2017: Matt Besler, Sporting KC (MLS), 47th. The Notre Dame alum has spent his entire pro career to date with Sporting KC and started all four games in the 2014 World Cup. Now 31, he’s also the co-author of No Other Home: Living, Leading, and Learning What Matters Most.

1985: Mike Windischmann, Adelphi (NCAA), 6th. The German-born defender was a young college player at the time but would go on to be the U.S. captain in the 1990 World Cup and join the Hall of Fame in 2004. He played very little fully professional soccer, spending much of his playing career with the Brooklyn Italians. He has since worked as a teacher and coach.


2017: Omar Gonzalez, Pachuca (Mexico), 48th. The longtime Los Angeles Galaxy defender isn’t the luckiest defender in the world. Given an opportunity to play in the Bundesliga on loan to Nurnberg, he tore his left anterior cruciate ligament in a collision with U.S. teammate Timothy Chandler in his first training session. Against Trinidad and Tobago, he opened the scoring with a shocking own goal. He has been in and out of favor with Pachuca, perhaps destined to return to MLS.

1985: Kevin Crow, San Diego Sockers (MISL), 10th. U.S. coach Alkis Panagoulias singled out the Sockers as a rare team that actually cared about the national team, and Crow and Hugo Perez were on special fitness programs to be ready to play outdoors. Though he spent nine years playing indoors with the Sockers, Crow played in two Olympics (1984 and 1988) and earned a couple more caps for the full national team. He later served as general manager and interim coach of the WUSA’s San Diego Spirit.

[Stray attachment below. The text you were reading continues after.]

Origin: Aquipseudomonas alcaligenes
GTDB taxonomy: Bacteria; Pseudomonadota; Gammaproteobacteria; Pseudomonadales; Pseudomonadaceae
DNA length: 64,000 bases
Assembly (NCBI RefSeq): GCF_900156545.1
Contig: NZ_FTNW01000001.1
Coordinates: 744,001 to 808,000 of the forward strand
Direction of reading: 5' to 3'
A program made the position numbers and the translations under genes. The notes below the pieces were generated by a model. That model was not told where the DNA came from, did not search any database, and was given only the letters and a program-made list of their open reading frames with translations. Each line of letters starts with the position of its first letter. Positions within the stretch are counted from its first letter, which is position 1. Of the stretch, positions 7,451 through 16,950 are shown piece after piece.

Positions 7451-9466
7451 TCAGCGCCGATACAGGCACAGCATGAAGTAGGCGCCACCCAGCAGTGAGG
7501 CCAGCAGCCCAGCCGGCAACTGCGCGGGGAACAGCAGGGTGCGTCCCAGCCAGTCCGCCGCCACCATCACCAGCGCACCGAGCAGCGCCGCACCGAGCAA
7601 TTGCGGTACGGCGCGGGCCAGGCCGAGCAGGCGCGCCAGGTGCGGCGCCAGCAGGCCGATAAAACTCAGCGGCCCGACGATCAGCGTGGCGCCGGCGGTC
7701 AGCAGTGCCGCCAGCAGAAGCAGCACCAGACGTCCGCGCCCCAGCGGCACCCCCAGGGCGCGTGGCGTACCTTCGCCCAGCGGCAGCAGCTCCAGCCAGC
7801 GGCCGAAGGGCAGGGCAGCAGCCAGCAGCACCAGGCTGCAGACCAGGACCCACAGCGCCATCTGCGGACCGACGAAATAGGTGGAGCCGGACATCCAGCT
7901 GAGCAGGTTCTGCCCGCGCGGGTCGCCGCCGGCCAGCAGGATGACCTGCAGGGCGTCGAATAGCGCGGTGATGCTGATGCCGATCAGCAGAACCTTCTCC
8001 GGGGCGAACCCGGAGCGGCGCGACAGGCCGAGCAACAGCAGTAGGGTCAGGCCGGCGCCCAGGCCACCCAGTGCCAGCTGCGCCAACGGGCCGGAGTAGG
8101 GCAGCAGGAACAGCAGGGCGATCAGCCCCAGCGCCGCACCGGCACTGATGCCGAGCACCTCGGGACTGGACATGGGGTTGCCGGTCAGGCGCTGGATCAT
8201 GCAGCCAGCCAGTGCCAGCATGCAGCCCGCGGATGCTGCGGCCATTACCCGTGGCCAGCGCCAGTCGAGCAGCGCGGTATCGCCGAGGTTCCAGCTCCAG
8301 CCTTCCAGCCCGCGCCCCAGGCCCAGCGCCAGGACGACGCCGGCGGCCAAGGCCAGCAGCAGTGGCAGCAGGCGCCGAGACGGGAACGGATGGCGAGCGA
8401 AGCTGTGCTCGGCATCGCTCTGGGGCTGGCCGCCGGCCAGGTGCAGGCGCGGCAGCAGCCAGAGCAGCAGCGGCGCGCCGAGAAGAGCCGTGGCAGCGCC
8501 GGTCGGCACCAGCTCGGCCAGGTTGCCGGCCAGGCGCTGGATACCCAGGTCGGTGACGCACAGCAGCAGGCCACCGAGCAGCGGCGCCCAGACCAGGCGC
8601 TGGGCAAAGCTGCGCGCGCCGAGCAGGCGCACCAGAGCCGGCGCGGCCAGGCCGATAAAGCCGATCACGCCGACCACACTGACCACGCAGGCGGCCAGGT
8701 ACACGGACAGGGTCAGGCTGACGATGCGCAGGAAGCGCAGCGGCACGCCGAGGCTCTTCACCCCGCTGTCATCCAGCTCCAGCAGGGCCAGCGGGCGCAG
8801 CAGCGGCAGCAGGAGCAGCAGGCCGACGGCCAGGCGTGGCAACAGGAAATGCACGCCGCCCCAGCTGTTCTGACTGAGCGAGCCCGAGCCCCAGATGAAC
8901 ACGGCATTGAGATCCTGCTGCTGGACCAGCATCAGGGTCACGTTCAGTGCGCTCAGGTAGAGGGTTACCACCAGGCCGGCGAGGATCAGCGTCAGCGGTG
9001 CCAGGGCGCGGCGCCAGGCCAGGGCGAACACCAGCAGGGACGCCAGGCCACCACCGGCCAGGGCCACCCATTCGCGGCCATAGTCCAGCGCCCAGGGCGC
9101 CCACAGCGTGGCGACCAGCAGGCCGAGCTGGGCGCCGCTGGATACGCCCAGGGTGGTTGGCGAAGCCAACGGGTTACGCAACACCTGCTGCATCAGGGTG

2017: Jorge Villafaña, Santos Laguna (Mexico), 14th. The left back with the compelling path to the national team -- discovered in Chivas USA’s “Sueño MLS” reality show -- was subbed out in 72nd minute for Kellyn Acosta. The longtime Chivas USA and Portland Timbers player was on the field when Santos Laguna clinched the Clausura in May, just two days after he was robbed at gunpoint.

1985: Gregg Thompson, Minnesota Strikers (MISL), 12th. Remembered by Tab Ramos as a “skillful left back,” Thompson scored the winning goal in the eighth overtime of the 1982 NCAA final to give Indiana the championship over Duke and went on to be the top pick in the NASL and MISL drafts. He chose the NASL and played for the Tampa Bay Rowdies before moving indoors. His son, Tommy, now plays for the San Jose Earthquakes and was nominated for the MLS Humanitarian of the Year award in 2017.  


2017: Paul Arriola, D.C. United (MLS), 15th. Maybe an odd, inexperienced choice to start at right mid, giving way at halftime for Clint Dempsey. The former Development Academy player went south to Tijuana to start his pro career in 2013 and moved to D.C. United in 2017.

1985: Perry Van der Beck, Dallas Sidekicks (MISL), 22nd. An original U.S. phenom, going straight from high school to the Tampa Bay Rowdies, where he stayed from 1978 to 1984 aside from one year with Team America in 1983. He’s largely associated with Tampa Bay, serving as a player/interim coach with the indoor Tampa Bay Terror in the mid-90s, a player with the revived Rowdies of the APSL in the early 1990s, interim coach of MLS’ Tampa Bay Mutiny in 2001 and later in the front office of the again-revived Rowdies in the NASL and USL.


2017: Michael Bradley, Toronto FC (MLS), 140th. The captain, who has had better days for the USA, played a defensive midfield role against Trinidad and Tobago. The son of veteran coach Bob Bradley started his pro career as a teenager for his father’s club, the MetroStars, and went on to a productive run with Heerenveen (Netherlands), scoring 15 goals in the 2007-08 season. He had mixed success elsewhere in Europe before moving to Toronto, which he led to the Supporters’ Shield and MLS Cup trophies in 2017.